The Illusion of the American Frontier
From 03 November 2015 to 07 February 2016
Early booking is recommended
Born on the island of Saint Thomas in the Antilles into a wealthy family of Jewish origin, the French painter Camille Pissarro soon went to study in Paris, where he decided, against his parents’ wishes, to take up painting. After returning to his home town to work in the family business for a few years and spending two years in Venezuela painting with the Danish artist Fritz Melbye, he went back to Paris in 1855
In. the French capital Pissarro enrolled at the Académie Suisse, visited the Exposition Universelle, where he was impressed by the works of Camille Corot and Eugène Delacroix, and in 1859, the year he met Claude Monet, Auguste Renoir and Alfred Sisley, took part in the Salon for the first time. During the 1860s he continued to show his works at the successive Salons, but their rigid principles soon clashed with his anarchistic political ideas, and he ceased to take part in official exhibitions in 1870. His painting always remained stylistically in the orbit of Impressionism, except for a short period of experimentation with the Neo-Impressionist technique under the influence of Georges Seurat in the mid-1880s. Pissarro was a firm believer in the idea of an artist’s cooperative and played a major role in organising the activities of the Paris Impressionist group, encouraging artists such as Paul Cézanne and Paul Gauguin to take part. He was the only artist to show his works in the eight Impressionist exhibitions held between 1874 and 1886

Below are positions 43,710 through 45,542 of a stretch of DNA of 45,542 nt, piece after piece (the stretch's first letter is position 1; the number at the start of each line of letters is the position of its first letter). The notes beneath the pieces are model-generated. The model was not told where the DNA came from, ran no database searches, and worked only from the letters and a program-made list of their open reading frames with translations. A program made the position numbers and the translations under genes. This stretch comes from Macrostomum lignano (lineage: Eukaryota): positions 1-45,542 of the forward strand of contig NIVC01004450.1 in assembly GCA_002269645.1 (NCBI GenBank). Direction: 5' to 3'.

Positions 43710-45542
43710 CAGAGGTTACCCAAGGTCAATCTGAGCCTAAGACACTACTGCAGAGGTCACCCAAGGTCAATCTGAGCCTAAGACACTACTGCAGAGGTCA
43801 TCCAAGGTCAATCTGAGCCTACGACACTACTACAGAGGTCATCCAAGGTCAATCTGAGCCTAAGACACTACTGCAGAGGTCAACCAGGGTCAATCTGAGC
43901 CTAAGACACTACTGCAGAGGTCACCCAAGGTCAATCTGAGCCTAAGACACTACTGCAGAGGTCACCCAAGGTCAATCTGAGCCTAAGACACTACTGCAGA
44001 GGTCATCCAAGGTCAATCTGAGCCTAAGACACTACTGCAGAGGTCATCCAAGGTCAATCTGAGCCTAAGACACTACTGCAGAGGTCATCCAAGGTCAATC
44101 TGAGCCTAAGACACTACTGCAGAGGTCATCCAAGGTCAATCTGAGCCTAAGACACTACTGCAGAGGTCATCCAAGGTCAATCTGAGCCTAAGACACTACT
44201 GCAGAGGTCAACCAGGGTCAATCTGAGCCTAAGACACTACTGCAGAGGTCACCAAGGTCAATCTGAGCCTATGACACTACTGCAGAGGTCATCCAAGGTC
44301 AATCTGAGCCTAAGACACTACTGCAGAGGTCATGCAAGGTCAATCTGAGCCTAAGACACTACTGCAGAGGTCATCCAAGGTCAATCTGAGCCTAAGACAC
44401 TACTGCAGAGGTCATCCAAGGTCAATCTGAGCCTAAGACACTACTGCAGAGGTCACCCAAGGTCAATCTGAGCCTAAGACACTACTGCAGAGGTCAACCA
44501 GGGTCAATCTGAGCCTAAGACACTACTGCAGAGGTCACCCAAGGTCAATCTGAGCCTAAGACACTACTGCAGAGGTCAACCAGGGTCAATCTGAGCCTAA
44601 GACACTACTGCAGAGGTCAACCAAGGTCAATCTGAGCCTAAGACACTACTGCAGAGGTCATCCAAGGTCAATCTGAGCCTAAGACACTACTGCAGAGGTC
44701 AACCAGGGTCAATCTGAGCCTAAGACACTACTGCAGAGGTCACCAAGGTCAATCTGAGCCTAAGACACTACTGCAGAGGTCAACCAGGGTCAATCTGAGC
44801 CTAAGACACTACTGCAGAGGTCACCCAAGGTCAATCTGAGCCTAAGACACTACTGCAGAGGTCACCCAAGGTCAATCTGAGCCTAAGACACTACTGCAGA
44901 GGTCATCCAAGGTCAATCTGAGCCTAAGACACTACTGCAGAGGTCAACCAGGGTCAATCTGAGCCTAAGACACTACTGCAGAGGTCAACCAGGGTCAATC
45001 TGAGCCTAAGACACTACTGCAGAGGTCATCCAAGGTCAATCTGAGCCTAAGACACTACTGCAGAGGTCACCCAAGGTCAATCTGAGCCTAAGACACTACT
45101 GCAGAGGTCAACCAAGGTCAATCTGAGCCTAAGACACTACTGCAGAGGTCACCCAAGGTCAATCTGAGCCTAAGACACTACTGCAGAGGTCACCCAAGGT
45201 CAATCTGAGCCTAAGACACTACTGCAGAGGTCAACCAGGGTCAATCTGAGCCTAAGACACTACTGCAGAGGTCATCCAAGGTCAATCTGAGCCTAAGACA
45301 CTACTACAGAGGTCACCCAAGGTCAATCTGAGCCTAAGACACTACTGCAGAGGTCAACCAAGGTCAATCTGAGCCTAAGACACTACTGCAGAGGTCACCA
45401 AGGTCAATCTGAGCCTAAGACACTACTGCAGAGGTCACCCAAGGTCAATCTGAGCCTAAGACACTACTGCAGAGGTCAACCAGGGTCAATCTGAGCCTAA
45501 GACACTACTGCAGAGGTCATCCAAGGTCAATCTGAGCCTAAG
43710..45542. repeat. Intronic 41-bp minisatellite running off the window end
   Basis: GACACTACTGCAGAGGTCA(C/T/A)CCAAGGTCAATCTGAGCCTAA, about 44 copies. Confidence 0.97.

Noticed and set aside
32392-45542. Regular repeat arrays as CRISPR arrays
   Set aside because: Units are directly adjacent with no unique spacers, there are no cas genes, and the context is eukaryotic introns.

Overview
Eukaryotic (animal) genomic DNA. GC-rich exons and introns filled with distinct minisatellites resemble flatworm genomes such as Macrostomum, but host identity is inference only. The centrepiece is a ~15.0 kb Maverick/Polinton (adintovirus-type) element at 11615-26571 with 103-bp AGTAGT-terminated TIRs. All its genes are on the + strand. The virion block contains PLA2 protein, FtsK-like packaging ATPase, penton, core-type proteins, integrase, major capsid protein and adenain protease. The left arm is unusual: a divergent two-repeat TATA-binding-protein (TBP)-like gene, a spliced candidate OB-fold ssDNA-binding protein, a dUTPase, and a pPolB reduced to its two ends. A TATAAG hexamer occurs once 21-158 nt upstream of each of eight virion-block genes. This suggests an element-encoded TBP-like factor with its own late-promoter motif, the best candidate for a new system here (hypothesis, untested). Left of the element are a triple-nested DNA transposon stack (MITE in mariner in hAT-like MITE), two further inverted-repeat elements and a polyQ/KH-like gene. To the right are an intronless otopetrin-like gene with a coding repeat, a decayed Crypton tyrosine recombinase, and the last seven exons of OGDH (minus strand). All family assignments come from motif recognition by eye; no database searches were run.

After. moving to Pontoise in 1866, Pissarro spent practically all his life away from Paris and was basically a painter of landscapes and rural scenes and one of the first to practice plein air painting with conviction. At the end of his life he had to move to the city on account of his failing eyesight. It was then that he began to paint sitting at a window and captured the changing activity of the streets of cities like Rouen and Paris. The idyllic and harmonious rural landscapes gave way to a series of urban views in which Pissarro, the relentless observer, immortalised life in the modern city.